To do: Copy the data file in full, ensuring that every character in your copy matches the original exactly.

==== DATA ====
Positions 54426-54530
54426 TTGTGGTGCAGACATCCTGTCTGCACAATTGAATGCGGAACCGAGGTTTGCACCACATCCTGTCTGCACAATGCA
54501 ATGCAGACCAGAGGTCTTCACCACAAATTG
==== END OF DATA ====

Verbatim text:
Positions 54426-54530
54426 TTGTGGTGCAGACATCCTGTCTGCACAATTGAATGCGGAACCGAGGTTTGCACCACATCCTGTCTGCACAATGCA
54501 ATGCAGACCAGAGGTCTTCACCACAAATTG